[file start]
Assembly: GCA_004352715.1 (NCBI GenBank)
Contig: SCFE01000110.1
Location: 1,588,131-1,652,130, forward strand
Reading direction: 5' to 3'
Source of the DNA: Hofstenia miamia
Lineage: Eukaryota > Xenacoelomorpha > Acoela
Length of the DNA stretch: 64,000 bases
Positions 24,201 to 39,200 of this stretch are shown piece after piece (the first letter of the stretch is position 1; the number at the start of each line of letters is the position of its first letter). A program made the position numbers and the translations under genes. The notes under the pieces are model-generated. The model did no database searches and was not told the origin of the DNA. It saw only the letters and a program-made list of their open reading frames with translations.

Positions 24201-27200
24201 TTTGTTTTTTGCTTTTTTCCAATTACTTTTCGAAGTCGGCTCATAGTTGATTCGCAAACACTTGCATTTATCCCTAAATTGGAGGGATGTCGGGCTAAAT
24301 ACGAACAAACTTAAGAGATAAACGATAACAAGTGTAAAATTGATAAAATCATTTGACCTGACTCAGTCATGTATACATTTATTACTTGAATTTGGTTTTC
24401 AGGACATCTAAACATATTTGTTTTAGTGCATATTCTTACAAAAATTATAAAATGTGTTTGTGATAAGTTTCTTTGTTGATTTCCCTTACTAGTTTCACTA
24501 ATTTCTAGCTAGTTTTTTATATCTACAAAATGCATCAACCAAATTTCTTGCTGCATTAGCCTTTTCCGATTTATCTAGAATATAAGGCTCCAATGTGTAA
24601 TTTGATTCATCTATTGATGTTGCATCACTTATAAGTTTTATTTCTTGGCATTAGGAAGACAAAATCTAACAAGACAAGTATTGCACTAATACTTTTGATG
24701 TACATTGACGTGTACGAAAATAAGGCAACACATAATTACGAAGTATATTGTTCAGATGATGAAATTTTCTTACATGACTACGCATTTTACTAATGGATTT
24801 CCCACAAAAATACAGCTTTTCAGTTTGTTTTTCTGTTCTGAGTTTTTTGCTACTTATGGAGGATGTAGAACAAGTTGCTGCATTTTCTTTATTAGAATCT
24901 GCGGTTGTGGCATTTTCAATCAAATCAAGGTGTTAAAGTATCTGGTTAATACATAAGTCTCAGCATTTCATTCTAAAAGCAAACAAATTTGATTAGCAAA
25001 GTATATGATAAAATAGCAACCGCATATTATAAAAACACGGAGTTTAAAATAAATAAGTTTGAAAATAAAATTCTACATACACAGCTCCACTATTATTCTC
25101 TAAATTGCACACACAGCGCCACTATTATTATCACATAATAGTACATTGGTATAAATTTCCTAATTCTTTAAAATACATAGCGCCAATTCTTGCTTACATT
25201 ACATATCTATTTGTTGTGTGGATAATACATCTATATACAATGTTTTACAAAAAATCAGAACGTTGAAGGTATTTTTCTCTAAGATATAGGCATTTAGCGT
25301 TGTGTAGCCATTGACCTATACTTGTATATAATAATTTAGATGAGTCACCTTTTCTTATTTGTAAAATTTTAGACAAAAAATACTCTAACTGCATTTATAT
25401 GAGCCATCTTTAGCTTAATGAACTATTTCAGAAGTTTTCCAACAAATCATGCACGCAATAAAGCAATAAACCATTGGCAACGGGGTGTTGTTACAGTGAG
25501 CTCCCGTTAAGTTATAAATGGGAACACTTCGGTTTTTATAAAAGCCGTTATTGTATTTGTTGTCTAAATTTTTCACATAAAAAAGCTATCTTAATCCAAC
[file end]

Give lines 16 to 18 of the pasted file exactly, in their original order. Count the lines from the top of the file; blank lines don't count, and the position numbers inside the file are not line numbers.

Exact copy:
24801 CCCACAAAAATACAGCTTTTCAGTTTGTTTTTCTGTTCTGAGTTTTTTGCTACTTATGGAGGATGTAGAACAAGTTGCTGCATTTTCTTTATTAGAATCT
24901 GCGGTTGTGGCATTTTCAATCAAATCAAGGTGTTAAAGTATCTGGTTAATACATAAGTCTCAGCATTTCATTCTAAAAGCAAACAAATTTGATTAGCAAA
25001 GTATATGATAAAATAGCAACCGCATATTATAAAAACACGGAGTTTAAAATAAATAAGTTTGAAAATAAAATTCTACATACACAGCTCCACTATTATTCTC